NEW YORK — The number of pirate CD-Rs seized in 2000 rose by 79% to nearly 1.7 million, according to year-end figures released Wednesday by the Recording Industry Assn. of America.
The music industry org also said 633 CD-R burners had been seized over the course of the year, with a manufacturing capacity of more than 9.5 million counterfeit discs annually that repped a potential loss of $150 million in revenues to the music biz.
But it wasn’t entirely clear to industry watchers whether the increase in seizures implied the industry org was winning the war against music piracy.
“It totally reminds me of the war on drugs,” said Lee Black, research director for entertainment research firm Webnoize. “Don’t think you’re going to stop it as long as there’s demand and money to be made.”
Still, the RIAA maintained that its efforts against piracy at the retail level, particularly in New York, were bearing fruit. The org pointed to its “Operation Clean Streets” effort, which bowed in April 2000 and has made more than 1,000 piracy arrests and confiscated 600,000 CD-Rs in eight months.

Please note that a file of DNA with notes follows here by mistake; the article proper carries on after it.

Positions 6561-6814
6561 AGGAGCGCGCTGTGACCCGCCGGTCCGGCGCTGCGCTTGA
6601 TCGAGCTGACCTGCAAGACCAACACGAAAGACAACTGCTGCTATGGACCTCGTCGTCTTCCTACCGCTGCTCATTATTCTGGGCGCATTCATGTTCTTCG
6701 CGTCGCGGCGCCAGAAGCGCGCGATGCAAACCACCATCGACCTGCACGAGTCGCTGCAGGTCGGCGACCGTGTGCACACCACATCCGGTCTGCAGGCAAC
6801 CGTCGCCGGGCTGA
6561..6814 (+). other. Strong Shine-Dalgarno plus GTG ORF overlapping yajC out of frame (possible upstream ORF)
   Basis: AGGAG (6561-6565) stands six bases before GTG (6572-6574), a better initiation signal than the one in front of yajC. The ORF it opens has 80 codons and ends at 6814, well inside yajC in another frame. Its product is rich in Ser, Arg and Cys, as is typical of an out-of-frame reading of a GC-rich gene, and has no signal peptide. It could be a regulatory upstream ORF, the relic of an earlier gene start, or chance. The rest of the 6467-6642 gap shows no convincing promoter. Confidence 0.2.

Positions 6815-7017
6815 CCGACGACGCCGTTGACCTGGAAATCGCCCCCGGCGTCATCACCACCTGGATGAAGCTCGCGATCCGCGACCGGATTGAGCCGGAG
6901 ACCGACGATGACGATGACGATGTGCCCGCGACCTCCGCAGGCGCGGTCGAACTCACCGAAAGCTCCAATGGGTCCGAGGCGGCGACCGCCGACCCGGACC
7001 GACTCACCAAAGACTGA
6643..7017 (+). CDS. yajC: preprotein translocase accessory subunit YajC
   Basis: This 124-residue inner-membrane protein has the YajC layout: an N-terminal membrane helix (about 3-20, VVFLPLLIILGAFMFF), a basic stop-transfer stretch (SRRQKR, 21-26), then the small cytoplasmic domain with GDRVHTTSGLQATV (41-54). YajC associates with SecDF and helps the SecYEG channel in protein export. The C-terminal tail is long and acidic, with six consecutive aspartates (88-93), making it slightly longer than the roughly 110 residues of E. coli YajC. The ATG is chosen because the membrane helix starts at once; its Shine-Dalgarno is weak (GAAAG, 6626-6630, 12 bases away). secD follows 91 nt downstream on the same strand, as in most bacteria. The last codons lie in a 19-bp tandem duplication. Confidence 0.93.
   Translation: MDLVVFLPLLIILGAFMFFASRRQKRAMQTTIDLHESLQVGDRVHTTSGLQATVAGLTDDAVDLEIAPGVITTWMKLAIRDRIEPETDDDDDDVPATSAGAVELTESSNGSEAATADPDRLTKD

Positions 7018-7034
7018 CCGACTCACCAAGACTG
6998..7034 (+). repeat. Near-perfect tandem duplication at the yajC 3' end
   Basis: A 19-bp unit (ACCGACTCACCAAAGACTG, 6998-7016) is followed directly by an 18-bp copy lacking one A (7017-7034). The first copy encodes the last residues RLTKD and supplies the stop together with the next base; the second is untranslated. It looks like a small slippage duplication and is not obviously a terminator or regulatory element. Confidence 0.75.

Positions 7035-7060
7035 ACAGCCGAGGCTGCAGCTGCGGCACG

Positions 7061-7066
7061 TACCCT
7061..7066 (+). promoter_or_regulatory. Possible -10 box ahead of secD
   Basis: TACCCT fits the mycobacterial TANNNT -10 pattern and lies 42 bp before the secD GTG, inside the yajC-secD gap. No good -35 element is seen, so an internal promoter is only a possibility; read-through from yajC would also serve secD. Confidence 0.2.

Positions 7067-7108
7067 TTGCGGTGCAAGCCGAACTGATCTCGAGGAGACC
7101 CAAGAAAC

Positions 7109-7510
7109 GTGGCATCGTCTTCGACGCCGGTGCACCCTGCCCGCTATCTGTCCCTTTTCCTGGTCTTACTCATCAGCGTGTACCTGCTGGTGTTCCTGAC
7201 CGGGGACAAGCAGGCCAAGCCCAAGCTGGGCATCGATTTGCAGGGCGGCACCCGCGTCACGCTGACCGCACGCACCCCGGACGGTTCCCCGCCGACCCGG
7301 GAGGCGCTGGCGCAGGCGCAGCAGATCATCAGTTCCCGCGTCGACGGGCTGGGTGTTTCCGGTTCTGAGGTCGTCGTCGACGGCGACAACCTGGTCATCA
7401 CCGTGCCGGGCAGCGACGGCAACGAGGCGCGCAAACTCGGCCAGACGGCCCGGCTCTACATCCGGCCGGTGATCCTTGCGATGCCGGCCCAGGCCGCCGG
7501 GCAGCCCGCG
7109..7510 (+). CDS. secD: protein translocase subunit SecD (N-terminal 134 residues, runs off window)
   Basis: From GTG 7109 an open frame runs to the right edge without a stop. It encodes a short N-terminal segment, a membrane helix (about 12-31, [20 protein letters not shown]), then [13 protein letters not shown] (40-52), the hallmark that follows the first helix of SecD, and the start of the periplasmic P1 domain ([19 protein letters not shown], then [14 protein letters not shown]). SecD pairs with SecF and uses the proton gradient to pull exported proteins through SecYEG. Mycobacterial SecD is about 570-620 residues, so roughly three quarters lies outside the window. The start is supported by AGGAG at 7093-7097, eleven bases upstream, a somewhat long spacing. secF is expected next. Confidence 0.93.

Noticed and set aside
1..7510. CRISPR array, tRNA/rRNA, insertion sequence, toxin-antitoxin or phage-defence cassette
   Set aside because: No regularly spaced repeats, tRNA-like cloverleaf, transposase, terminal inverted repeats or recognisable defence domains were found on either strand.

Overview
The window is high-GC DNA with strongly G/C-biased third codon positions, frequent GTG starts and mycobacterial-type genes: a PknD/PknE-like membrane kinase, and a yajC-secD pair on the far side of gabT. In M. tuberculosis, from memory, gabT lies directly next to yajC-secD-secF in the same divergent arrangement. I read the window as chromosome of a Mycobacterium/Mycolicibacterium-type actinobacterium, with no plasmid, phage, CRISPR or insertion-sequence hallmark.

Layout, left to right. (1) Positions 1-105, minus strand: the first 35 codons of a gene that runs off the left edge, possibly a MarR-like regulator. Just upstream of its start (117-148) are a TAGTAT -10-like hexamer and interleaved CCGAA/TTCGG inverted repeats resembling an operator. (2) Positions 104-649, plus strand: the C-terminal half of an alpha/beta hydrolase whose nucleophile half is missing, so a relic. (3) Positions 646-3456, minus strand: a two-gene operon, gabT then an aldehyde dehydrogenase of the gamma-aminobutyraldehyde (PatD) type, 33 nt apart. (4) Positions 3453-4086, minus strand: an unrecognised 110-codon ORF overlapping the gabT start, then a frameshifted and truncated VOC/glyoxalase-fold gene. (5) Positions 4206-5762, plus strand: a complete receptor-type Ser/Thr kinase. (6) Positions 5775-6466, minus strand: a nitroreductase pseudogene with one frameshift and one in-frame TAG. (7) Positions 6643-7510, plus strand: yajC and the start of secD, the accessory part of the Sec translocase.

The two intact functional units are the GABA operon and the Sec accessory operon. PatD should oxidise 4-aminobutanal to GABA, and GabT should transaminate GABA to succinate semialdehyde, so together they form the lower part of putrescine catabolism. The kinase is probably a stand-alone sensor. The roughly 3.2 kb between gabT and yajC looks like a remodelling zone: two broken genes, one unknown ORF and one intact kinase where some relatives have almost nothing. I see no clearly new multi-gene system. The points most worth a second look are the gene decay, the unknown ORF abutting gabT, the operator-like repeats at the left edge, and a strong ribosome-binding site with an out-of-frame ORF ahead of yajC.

The year-end data also showed a four-fold increase, to more than 10,000, in the number of Web sites receiving warning notices from the RIAA for potential copyright violations under the Digital Millennium Copyright Act of 1998.
“These numbers speak well of the resources we have dedicated to the Internet,” said RIAA senior VP and director of anti-piracy Frank Creighton. “Unfortunately, they are also indicative of the many ways that people are misusing technology to pirate music.”
Webnoize’s Black said the RIAA’s liberal application of the DMCA likely will come under scrutiny in the coming months, as the relatively new and controversial law is put to the test in court.
“The RIAA is looking to position itself as the piracy czar for the industry,” he said. “But until (the DMCA) is tested, there is no real precedent in saying what’s against the law and what’s not.”